BOWLS

Bowls - World In­door Sin­gles Cham­pi­onship

The Peterborough Evening Telegraph - - YOUR TELEGRAPH - By Do­minic Pick­sley BOWLS COR­RE­SPON­DENT

Three years ago, Hunt­ing­don bowler Nicky Brett ruled the roost when he was crowned World In­door Sin­gles cham­pion for the first time in his ca­reer.

A mem­o­rable fort­night at Pot­ters, in 2016, saw him beat two for­mer world cham­pi­ons in Greg Har­low and David Gourlay, be­fore see­ing off Robert Pax­ton in a fan­tas­tic fi­nal that pro­pelled the then-41-yearold to the top of the bowl­ing charts.

Lit­tle could Brett fore­see, though, of the rocky wa­ters that lay ahead on the World Bowls Tour in the three years since that suc­cess, with wins hard to come by and a player once king of the world now strug­gling to main­tain his po­si­tion in the top-10.

Ahead of this month’s 2019 Just World In­door Cham­pi­onships, we find Brett down in joint-ninth spot on the pro­vi­sional rank­ings list and, re­mark­ably, with­out a vic­tory over a fel­low top-16 player since beat­ing Les Gil­lett at the 2016 Scot­tish In­ter­na­tional Open.

He scram­bled past two qual­i­fiers, be­fore suc­cumb­ing to Ste­wart An­der­son as de­fend­ing cham­pion on his re­turn to Pot­ters in 2017, be­fore los­ing in the se­cond round last year when Mark Dawes clinched his first-ever WBT sin­gles ti­tle, while he has also suf­fered early ex­its in the In- ter­na­tional and Scot­tish In­ter­na­tional Opens.

Such pe­ri­ods of poor form would worry most bowlers, but the philo­soph­i­cal Brett is not one to be fazed by much and this poor run of re­sults cer­tainly has not been keep­ing him awake at night.

“I’m not con­cerned about drop­ping down the rank­ings, as long as I’m in the top 16 I’m okay with whether it’s one, two or 15,” in­sisted the now 44-year-old. “Ev­ery­body in there is dif­fi­cult to beat and it’s proved that way the last year or so for me.

“I think if I rank in be­tween six and 12 in the world, that’s prob­a­bly about right as I think I’ve been num­ber one, but was I the best player in the world? No I wasn’t. For some­one of my stan­dard, I’ve done al­right. Maybe in the last cou­ple of years I may not have de­feated a top-16 ranked player, but they are all pretty good play­ers and I think if you an­a­lyse ev­ery­body’s stats, a lot of play­ers will have had a bad cou­ple of years, an okay cou­ple of years and a good cou­ple of years. It goes round in cy­cles.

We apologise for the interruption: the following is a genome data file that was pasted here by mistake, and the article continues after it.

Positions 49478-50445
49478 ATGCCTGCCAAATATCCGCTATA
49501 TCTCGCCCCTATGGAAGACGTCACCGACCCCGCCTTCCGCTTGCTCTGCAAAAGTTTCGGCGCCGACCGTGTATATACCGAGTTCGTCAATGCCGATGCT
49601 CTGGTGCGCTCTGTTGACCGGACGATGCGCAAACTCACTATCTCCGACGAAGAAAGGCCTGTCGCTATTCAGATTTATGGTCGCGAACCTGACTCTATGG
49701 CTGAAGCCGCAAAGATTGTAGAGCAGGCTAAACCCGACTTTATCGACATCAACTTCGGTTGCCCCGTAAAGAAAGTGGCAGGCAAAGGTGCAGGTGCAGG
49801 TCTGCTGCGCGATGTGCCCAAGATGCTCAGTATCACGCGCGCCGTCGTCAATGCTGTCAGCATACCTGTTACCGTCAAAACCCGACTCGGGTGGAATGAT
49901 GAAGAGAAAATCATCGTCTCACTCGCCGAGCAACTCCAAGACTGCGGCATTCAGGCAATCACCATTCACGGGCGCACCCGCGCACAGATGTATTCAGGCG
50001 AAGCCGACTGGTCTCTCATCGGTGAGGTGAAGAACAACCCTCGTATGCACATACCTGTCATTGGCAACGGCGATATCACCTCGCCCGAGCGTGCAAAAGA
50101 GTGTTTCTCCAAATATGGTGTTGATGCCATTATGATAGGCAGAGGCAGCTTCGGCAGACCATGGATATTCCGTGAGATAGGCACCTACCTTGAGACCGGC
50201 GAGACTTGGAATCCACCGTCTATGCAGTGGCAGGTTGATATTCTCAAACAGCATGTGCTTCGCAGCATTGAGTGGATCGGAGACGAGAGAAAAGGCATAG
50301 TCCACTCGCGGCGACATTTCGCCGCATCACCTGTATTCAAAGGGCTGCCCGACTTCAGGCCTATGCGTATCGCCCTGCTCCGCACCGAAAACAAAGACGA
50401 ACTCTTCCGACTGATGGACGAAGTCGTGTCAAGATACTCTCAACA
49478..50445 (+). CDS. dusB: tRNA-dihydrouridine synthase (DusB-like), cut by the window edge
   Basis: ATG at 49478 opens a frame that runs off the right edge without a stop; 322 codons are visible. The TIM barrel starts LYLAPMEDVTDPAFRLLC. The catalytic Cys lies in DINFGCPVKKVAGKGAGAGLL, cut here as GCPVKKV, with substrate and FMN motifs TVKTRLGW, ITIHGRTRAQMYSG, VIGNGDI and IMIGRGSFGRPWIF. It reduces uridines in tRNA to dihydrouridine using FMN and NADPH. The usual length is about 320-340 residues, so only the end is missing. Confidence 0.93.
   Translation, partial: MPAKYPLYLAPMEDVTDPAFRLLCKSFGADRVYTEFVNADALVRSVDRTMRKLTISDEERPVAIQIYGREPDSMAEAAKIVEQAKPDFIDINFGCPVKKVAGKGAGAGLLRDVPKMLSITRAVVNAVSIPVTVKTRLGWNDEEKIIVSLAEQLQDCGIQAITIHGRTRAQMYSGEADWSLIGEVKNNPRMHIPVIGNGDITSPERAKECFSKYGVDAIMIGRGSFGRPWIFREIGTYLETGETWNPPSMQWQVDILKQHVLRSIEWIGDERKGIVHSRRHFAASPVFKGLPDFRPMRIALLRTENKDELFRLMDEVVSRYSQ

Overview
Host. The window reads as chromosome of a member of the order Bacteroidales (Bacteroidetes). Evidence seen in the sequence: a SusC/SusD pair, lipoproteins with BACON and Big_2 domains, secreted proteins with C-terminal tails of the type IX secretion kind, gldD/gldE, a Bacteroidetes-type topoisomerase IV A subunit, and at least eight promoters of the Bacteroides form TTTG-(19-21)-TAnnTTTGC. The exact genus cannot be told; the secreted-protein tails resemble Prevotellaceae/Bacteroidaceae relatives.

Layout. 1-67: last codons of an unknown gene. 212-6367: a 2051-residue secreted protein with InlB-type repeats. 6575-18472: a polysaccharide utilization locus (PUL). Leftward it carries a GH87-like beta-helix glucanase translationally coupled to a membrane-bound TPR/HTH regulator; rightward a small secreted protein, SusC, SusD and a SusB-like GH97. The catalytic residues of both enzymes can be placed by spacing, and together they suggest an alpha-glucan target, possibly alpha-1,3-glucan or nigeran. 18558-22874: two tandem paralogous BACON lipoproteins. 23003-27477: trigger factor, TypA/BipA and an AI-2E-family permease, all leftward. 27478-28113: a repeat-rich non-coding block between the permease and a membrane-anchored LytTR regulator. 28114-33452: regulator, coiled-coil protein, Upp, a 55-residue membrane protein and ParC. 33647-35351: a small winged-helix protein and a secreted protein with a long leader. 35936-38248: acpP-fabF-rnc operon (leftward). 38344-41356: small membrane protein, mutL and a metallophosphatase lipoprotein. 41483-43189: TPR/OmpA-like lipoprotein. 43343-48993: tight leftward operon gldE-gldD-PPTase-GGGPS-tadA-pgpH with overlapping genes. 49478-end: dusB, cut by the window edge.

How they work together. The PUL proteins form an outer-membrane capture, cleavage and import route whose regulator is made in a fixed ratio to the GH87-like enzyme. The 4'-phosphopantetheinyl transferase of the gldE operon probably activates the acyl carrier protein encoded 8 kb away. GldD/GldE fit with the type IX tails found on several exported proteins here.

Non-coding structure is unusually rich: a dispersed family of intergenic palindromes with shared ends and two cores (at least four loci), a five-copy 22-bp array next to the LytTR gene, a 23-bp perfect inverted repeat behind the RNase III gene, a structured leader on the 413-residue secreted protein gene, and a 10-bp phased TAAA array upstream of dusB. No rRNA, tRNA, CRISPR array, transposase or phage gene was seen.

“I’m not go­ing to worry about rank­ing points too much, ei­ther, when I’m still in front of Alex Mar­shall. He’s done prob­a­bly more in the game than any other player who has lived.”

He will not know the name of his first-round op­po­nent un­til the pre­lim­i­nary rounds have been played, where four over­seas play­ers and one UK bowler will fight it out on a round-robin ba­sis to see who gets that cov­eted spot.

Char­lie Her­bert (USA), Mal­colm Whyte (Canada), Lawrence Hur­witz (Is­rael) and Jordi Lo (Hong Kong) – along with World In­door Bowls Coun­cil run­ner-up Andy Squire – will bat­tle it out in the Bowlers Bar and on the In­ter­na­tional Rink for the right to face Brett.

“I sup­pose the favourite to win is Andy Squire,” added Brett, who was re­called to the Eng­land squad this sea­son af­ter a few years in the wilder­ness. “He’s a good player, so I sup­pose I’ve got to gear my­self up to play him.”

The draw has not been kind to Brett as he could well face six-time cham­pion Alex Mar­shall in the se­cond round, while world No.1, and pairs part­ner, Greg Har­low po­ten­tially lies in wait at the quar­ter-fi­nal stage, although last year’s wild­card won­der Wayne Willgress also waits in the wings. And then there’s in-form Gourlay, po­ten­tially, in the semis, or 2014 win­ner Dar­ren Bur­nett.

“I wouldn’t bother go­ing if I didn’t think I could win it,” Brett added. “I have proved I have the game to win it, but ev­ery­body needs a bit of lady luck as well. If its your year, it’s your year. When and if I win an­other one, it will be pretty nice and taken in the course its due. If I do win an­other one then I’ll con­sider it a mas­sive achieve­ment be­cause those boys we play against are world-class play­ers.”

Brett is not in sin­gles ac­tion un­til next Thurs­day.

Nicky Brett was world in­door sin­gles cham­pion in 2016.

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